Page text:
For Jansen, the mission Orion 7 is a chance at atonement, at redemption. She is determined that this mission will succeed and that finally, she will be able to lay her ghosts to rest. The ghosts that haunt her, that have plagued her life since the devastating day when the mission to Mars ended in disaster, ended in tragedy and ended in the death of one of her fellow astronauts. Someone, who was under her command, under her protection and while there was nothing that she could have done the loss has eaten away at her since, dogging her every step through life.
The characters are an integral part of The Last Astronaut. Along with the looming threat of 2I, they are the driving force, they are how the reader connects to the unfolding events and they feel real. Especially Jensen, Rao and Sunny who you find yourself invested in and you will care about them and their fate (I have read some reviews where the reviewer was unable to connect with the characters, personally, I didn’t have that issue). Sunny is the comedy relief, the goof of the crew whilst the other three (Jensen, Rao and Hawkins) are far more serious. I will say that Hawkins does straddle the line of stereotypical gruff military man but it is what is needed for the story and the crew dynamics.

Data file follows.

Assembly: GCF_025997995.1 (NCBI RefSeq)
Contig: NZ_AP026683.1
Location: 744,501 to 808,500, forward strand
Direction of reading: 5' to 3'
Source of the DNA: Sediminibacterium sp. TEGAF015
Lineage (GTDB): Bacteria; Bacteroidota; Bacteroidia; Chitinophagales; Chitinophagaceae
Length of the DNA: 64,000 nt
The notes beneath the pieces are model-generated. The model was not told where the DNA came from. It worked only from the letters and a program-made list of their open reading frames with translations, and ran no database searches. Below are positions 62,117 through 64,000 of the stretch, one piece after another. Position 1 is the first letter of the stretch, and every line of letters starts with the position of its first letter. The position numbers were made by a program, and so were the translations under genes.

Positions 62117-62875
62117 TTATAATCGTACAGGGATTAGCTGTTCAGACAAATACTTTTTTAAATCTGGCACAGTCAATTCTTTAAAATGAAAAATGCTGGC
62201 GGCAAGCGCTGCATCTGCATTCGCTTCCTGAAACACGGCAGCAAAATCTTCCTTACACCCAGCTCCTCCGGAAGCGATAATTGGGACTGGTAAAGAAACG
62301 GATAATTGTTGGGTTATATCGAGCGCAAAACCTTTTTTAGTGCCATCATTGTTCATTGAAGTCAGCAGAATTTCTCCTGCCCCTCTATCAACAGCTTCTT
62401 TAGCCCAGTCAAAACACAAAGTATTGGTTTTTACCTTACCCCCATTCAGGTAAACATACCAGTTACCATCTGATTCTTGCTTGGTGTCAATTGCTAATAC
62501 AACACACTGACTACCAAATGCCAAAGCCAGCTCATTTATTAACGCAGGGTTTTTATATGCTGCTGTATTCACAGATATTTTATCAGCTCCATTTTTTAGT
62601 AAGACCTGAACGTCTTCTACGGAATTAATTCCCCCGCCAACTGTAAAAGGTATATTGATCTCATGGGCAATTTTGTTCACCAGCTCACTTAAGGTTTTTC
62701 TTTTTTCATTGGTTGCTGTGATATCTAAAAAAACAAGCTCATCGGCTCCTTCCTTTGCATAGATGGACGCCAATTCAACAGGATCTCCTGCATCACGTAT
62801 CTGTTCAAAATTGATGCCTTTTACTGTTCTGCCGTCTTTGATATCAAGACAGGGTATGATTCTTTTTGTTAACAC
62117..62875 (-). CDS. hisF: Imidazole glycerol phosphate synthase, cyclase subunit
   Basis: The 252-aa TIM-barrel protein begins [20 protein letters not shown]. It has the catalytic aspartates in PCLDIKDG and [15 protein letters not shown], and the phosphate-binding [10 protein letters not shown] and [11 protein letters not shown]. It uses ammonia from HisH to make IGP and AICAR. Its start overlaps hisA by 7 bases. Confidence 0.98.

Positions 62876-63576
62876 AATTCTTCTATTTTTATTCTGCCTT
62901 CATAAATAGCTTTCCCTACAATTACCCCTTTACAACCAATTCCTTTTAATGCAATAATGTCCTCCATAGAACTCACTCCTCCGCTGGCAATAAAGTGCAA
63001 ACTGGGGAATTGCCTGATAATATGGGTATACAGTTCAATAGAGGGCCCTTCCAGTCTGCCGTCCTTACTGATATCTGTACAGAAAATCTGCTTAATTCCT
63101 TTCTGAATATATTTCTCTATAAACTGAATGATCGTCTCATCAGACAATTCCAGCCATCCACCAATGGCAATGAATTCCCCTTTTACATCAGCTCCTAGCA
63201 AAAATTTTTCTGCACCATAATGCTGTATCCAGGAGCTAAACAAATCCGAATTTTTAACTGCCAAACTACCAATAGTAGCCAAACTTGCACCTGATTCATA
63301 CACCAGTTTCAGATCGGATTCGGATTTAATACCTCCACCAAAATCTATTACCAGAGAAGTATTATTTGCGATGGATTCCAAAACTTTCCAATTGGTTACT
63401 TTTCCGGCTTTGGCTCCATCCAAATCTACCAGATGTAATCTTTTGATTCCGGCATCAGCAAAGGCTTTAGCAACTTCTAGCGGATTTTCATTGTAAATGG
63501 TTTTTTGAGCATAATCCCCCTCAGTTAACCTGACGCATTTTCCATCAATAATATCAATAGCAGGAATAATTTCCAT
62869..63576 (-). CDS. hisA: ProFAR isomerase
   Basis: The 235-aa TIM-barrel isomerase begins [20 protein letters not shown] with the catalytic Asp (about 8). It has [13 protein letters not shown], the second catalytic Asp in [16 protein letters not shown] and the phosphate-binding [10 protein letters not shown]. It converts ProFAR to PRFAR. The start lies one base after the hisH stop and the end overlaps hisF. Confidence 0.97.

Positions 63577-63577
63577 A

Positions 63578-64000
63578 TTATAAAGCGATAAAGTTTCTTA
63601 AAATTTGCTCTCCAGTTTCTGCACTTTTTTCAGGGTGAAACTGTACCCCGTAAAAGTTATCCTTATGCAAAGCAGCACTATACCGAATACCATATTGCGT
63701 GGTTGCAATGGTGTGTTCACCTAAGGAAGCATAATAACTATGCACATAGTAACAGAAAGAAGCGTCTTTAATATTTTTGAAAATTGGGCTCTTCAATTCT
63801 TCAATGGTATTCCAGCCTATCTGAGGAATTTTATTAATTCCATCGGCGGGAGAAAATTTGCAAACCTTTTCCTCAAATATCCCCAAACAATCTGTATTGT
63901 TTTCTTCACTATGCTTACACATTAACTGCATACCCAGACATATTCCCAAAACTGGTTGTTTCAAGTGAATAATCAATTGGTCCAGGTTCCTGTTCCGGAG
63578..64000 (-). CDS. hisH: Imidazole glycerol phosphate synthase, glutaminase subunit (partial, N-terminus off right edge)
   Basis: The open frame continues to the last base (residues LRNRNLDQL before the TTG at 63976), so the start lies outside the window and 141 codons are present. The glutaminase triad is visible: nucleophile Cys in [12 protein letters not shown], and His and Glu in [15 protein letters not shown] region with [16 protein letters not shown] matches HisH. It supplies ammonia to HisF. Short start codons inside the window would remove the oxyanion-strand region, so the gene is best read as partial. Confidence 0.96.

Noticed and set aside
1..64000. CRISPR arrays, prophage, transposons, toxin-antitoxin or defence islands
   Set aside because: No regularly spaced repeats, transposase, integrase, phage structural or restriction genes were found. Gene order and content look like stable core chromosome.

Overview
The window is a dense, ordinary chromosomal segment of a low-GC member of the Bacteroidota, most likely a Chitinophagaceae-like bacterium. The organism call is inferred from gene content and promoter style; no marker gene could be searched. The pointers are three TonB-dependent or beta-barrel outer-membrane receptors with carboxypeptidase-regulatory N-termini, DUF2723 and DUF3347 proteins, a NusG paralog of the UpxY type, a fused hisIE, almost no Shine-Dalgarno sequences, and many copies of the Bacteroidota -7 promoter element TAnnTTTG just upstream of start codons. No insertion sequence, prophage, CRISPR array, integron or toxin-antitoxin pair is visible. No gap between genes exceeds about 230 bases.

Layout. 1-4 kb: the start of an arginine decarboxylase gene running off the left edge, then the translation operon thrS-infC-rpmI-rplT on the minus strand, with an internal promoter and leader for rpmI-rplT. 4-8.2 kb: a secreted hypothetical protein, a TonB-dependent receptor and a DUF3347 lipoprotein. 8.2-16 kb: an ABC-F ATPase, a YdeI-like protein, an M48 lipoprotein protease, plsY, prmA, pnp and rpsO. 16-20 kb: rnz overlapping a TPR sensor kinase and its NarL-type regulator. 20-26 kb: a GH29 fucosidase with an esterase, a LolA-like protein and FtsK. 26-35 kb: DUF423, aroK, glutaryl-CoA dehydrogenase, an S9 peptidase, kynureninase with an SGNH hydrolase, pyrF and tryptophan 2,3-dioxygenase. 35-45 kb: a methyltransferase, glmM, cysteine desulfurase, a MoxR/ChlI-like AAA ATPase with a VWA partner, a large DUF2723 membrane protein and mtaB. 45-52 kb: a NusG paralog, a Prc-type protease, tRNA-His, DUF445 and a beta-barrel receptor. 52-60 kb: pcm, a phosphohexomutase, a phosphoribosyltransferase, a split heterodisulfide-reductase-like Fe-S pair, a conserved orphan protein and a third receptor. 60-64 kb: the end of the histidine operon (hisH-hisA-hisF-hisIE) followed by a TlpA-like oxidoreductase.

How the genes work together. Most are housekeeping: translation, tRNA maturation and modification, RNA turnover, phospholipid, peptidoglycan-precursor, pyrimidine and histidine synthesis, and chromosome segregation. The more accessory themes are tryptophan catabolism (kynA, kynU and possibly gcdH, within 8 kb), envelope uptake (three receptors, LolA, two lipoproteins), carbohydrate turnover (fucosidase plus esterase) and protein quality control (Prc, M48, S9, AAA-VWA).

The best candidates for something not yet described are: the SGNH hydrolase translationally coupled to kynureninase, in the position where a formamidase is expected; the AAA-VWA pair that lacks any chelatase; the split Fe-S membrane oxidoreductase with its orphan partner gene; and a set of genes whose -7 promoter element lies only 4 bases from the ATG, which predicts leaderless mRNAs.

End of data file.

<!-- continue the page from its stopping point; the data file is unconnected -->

2I is vast in size, many kilometres in both width and length. Due to the size of 2I, the crew are a drop of water in the ocean as they venture forth into the belly of the beast. The only light inside 2I comes from the lights on their own suits and they are a tiny pinprick of light trying to permeate the all-consuming darkness. 2I swallows light, the interior an empty void of black, of nothingness, in every direction it is unending darkness. You don’t know what is out there hiding in the dark, lurking, watching and/or waiting. There is no sound in 2I, it seems abandoned, like a dead ship. It is eerily silent with the only noise coming from the structure, a clicking, a radio static.
There is a real sense of discovery throughout The Last Astronaut and you feel like you are discovering and exploring 2I right alongside the Orion 7 crew. As they explore the interior of 2I, the harsh conditions, the strange landscape, the darkness and their prolonged exposure to it all takes its toll on the characters, their sanity, they become frayed at the edges and they start to come undone. The crew are pushed to their limits by what they find within 2I and the nightmarish horrors that await them in the fathomless depths and the impenetrable stygian darkness of the alien vessel.
The imagery in The Last Astronaut is exceptional. 2I is alien by nature, strange and incomprehensible to the human eye and the atmosphere that Wellington manages to create in the unremitting darkness inside is outstanding. He also does a stellar job of highlighting the psychological impact that the darkness has on the characters. The writing flows well, there is emotion, enough action to suffice and the science is believable (it isn’t confusing either). The story is filled with suspense and tension that simmers throughout building to palpable levels as the crew venture further into 2I, learning its secrets, the truth and as the story nears its end.
The Last Astronaut would be perfect for TV or film. It is an immersive and suspenseful journey into the dark unknown. It is fast-paced, taut and hurtles along to a poignant ending.
Purchase The Last Astronaut.